Inbox — Sept. 5, 2012

Letters to the Editor

VA Soup
Just finished reading Steve Shaw’s column regarding location/hanky-panky associated with the new VA hospital (LEO Weekly, Aug. 22). I attended the first open meeting on this in 2009, and another veteran said to me, “They promised there would be no politics involved.” I replied, “That’s like saying you can eat soup with a fork.”
Bob Moore, East End

Pony Up for Ali
Muhammad Ali’s boyhood home is falling apart and on the market, and the mayor “hopes” the city “would find some reasonable way to make the house a part of our history.” Hopes? Just buy the place! The Associated Press was reporting last week that the home of The Greatest could be had for 50 large. Chump change. If the city can’t swing it, surely our heavy hitters can. Owsley Brown had that kind of cash in his underwear drawer. Where are the Nortons, Mortons, Browns, Blues and Schnatters when we need them? C’mon, guys — the greatest athlete of the 20th century, the most recognizable face on the planet, Louisville’s own Muhammad Ali — and we’re “hoping” we can preserve his boyhood home?
Tom Lukins, Irish Hill

The B-I-B-L-E!
It appears that many people have a problem with the story of Noah. The following is my position: Scientists once believed the universe was retracting, now they believe it is expanding. The Bible had it right the first time. The Bible proclaims in fact that the universe is expanding. Many people once believed the Earth was flat and rested on something for support, but the Bible proclaims that the Lord hung the Earth on nothing and also talks about the circle of the Earth. Marine life fossils are found in the lowest elevations to the highest mountains all over the world, proving water once covered the entire Earth. Scientists have pointed to the inaccuracy of the Bible in referring to cities that never existed. That’s right, decades after debunking the Bible, the cities have been found and, not only that, but in the exact way the Bible describes them!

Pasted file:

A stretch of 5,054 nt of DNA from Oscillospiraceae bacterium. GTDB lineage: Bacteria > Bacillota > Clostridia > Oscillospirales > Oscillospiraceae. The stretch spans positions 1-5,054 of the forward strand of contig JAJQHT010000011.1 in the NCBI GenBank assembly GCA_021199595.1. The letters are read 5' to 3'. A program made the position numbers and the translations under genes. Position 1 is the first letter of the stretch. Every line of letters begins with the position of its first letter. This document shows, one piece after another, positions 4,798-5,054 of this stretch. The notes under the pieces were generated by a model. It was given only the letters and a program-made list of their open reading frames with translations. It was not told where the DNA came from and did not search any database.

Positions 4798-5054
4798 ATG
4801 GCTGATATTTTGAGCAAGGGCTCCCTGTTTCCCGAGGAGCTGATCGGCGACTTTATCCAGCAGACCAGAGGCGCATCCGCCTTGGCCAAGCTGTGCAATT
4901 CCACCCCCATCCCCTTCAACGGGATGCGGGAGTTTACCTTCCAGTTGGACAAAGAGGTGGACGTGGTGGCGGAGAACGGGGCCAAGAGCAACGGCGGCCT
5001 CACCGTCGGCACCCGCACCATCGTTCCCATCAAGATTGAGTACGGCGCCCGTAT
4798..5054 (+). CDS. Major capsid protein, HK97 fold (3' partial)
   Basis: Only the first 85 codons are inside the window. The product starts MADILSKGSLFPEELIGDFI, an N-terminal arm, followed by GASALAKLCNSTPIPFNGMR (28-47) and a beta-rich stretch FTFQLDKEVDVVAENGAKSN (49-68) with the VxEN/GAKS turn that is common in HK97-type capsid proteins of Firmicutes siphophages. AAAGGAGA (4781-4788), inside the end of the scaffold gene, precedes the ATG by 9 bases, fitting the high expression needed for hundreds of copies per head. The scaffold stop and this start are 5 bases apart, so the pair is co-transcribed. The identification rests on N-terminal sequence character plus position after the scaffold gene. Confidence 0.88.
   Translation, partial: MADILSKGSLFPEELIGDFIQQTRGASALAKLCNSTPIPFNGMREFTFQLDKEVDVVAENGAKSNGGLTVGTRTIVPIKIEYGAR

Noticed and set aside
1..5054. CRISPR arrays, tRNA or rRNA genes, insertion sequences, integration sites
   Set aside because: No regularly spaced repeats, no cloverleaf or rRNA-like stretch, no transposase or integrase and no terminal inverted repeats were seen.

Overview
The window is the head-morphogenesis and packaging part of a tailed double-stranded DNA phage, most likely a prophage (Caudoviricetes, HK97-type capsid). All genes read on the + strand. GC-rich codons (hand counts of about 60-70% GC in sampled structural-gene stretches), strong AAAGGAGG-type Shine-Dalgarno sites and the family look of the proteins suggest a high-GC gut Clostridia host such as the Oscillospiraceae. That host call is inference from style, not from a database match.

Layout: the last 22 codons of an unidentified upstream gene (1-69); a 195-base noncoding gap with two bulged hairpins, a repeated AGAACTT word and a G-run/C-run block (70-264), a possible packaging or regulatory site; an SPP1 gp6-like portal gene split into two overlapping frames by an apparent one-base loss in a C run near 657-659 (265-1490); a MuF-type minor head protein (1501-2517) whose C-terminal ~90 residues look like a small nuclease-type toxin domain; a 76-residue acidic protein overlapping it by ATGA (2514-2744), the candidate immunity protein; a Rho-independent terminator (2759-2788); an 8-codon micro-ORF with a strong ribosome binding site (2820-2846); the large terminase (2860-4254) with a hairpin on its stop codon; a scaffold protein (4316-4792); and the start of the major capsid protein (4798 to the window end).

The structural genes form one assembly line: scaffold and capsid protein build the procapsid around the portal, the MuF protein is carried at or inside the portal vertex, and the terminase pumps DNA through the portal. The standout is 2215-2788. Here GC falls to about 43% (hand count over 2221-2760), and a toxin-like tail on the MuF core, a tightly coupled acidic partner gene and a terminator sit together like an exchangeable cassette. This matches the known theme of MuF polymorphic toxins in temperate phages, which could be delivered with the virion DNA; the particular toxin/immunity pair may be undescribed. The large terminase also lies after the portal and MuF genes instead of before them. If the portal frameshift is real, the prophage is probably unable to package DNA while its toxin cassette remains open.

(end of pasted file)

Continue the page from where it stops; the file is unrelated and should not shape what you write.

Now, as far as the theory of evolutionary redundancy is concerned: I want someone to show me the most simple man-made object that can create itself, and once that is done, we will ponder how the complexity of life can create itself. Until then, I will embrace my truth of the Bible with the 100-percent accuracy record, and you evolution lovers can practice your faith (because that’s what it is) on the record of scientists who have been consistently wrong.
Mark D. Milby, Camp Taylor

Cue Compassion
It is with great sadness that we at the Center for Interfaith Relations (CIR) began our month with news of the murder of six people in a Wisconsin Sikh Temple. The CIR believes that every act of worship by every single person is a blessing to one and all alike. While we still don’t know what motivated this horrible event, we feel that the assault on worshipers while they were at prayer is a violation of the sanctity of all houses of worship as well as a vicious assault on the sanctity of human life. In the face of such tragedy, we call upon all people of faith in our community to acknowledge the blessings that we have received from the prayers of our Sikh neighbors and, in the spirit of compassion, to suffer with them as they grieve for their losses. They must know by our loving sympathy that they do not stand alone. We will not leave them comfortless. Compassion is the tie that binds us all, regardless of our individual beliefs, and strengthens our community. Today, we pray as a community of many faiths for those affected by this act of violence.
Turney Berry, John Reed & Kathleen Lyons, Louisville